Fiction Reviews

New Maps: More Uncollected John Sladek

(2019) edited by David Langford, Ansible Editions, US$20, pbk, 256pp, ISBN 978-0-244-15877-4


John Sladek died back in the year 2000, and his unique take on things is much-missed given what’s happened in the near twenty years since his death. I first came across Sladek thanks to David Pringle’s Science Fiction: The 100 Best Novels which started, unsurprisingly at number 1 with “1984” and ended at number 100, with Neuromancer, and among the classics in between at number 94, was The Complete Roderick by John Sladek containing the novels Roderick and Roderick at Random. From Pringle’s description I knew I had to read it, and discover other novels like Tik Tok and Bugs and the collections The Steam-Driven Boy and Other Strangers and Keep the Giraffe Burning. Sladek was one of those writers who could write anything, from satire to locked-room mysteries to studies of pseudoscience and black, black humour.

New Maps is a companion piece to the 2002 collection called Maps: The Uncollected John Sladek. Here, editor Langford has dug deep into a variety of sources, bringing together a variety of Sladek’s writing under different headings such as “Stories and Surprises, “Essays and Oddments”, “Some Early Poems” and “Book and Film Reviews”. The back of this collection features a quote from The Scotsman’s review of Maps hailing Sladek as the finest satirist to grace the SF Field with his presence” and this is illustrated right from the off, in “Stories and Surprises” by the title of the very first story: “Is There Death On Other Planets?” Has anyone ever come up with a better title for a story? Ever? Further title shenanigans occur later in this section with “Seven Great Unexplained Mysteries of Our Time (with explanations)”. These great unexplained mysteries include answers to such questions as “What’s So Great about the Great Pyramid?”, “How Did Nostradamus manage to predict the rise of Clement Attlee?” Well, the answer is that he didn’t, although Sladek points out some things he got spot on, but sadly the theory that Stonehenge was used by the Druids as a giant computer to calculate their payroll, will have to remain a mystery. Among the essays and oddments are a letter home to his Aunt Wanda from the time he was living in Minneapolis, or “the headquarters of “Germs Unlimited” as he called it; and an article called “Peace and Paradox”, about the “last game”, i.e. thermonuclear war and our chances of surviving it, or not. I once studied “Decision Making in Organisations” which included “Prisoners’ Dilemma” as a topic, and that theory appears in Sladek’s article, which is worth reading if only from the standpoint of knowing what to do when you and your co-accused get arrested and are questioned by the police.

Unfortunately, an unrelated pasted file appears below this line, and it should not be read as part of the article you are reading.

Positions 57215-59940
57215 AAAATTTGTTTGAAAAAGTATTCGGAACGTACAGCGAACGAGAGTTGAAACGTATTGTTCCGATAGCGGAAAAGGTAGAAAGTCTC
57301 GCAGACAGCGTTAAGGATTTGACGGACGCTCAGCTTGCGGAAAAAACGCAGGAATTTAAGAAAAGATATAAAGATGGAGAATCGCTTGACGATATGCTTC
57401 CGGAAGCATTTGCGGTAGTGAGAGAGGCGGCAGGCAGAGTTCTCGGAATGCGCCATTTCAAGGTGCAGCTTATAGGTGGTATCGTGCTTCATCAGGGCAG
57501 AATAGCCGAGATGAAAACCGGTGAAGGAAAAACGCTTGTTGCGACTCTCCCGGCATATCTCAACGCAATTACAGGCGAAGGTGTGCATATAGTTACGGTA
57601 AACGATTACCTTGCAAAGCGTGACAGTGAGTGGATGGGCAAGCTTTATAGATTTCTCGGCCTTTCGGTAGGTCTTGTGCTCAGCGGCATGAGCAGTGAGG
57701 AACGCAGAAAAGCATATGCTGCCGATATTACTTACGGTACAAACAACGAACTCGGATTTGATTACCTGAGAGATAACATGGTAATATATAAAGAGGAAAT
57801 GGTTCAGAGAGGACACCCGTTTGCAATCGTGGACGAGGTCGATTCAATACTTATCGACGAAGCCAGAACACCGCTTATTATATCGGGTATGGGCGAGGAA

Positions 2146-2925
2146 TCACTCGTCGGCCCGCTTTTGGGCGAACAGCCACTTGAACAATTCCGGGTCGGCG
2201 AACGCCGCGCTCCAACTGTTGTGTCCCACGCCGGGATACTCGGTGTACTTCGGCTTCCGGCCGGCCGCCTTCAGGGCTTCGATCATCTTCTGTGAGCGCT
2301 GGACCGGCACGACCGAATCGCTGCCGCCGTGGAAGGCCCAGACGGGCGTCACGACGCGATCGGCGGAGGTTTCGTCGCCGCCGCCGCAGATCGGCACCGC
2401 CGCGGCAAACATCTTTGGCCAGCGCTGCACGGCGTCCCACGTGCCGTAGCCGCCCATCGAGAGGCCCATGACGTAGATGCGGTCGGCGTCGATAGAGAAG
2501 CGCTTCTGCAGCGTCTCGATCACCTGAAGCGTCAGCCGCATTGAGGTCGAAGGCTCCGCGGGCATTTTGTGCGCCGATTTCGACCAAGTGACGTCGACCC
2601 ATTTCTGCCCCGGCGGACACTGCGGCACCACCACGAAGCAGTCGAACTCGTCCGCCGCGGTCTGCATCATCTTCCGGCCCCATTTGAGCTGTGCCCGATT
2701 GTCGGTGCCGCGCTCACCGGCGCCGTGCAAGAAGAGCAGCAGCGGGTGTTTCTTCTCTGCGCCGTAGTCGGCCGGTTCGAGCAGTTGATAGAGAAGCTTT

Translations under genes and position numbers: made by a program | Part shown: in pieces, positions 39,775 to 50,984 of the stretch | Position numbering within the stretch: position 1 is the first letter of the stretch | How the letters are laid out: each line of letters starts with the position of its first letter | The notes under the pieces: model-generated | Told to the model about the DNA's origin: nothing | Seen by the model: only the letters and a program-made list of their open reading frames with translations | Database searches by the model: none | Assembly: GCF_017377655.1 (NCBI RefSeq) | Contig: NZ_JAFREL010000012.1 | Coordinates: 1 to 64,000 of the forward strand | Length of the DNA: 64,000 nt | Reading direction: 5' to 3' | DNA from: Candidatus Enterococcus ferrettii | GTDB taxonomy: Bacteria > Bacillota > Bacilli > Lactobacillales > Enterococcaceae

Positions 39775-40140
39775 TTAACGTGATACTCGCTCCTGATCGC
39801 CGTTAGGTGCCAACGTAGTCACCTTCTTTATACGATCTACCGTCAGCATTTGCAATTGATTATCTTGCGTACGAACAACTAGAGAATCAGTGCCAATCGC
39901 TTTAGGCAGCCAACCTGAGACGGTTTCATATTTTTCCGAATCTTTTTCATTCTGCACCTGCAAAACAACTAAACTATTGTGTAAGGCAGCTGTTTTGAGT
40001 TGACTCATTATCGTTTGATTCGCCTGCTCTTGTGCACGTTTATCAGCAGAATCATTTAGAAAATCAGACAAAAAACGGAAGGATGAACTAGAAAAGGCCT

Reading New Maps I remembered visiting bookshops during summer holidays (yes, real live bookshops, well, we are talking a long time ago) and being confronted by the latest best-seller from Erich von Daniken, so it’s interesting to read Sladek’s take on pseudoscience by itself, or coupled with science fiction. He also wants to give us four “reasons for reading Thomas M. Disch”, as if we need any excuse, although is Sladek biased in his appreciation of Disch? Given that we also get an appreciation of the gothic horror novelist Cassandra Knye who was the joint pseudonym of Sladek and Disch who co-authored The House That Fear Built together before Sladek wrote The Castle and The Key with an appropriately “gothicky” cover”. And, of course, the two of them also wrote Black Alice under the name Thom Demijohn.

Later, in the section “Book and Film Reviews”, we get Sladek’s opinions of the book and film releases of the time, including those by von Daniken (Space Hopping with Captain God), Frederick Pohl, Ursula K. Le Guin, Thomas Berger, Greg Bear, William Gibson and Bruce Sterling, and many others, as well as films such as Blade Runner, and Return of the Jedi (in a piece called “Revenge of the Teddies”, ouch) all of which underlines how much his laser-guided insightful eye with a twinkle in it, is missed, rather like Lucius Shepard’s film reviews in The Magazine of Fantasy and Science Fiction. New Maps is one for Sladek fans and the completists among them. Hats off to Langford for pulling this altogether – you can stand down now, soldier. And for those who haven’t read Sladek, go back and read The Reproductive System and join us here later, for as it is often said, if you haven’t read Sladek, you are in for a treat.

Ian Hunter


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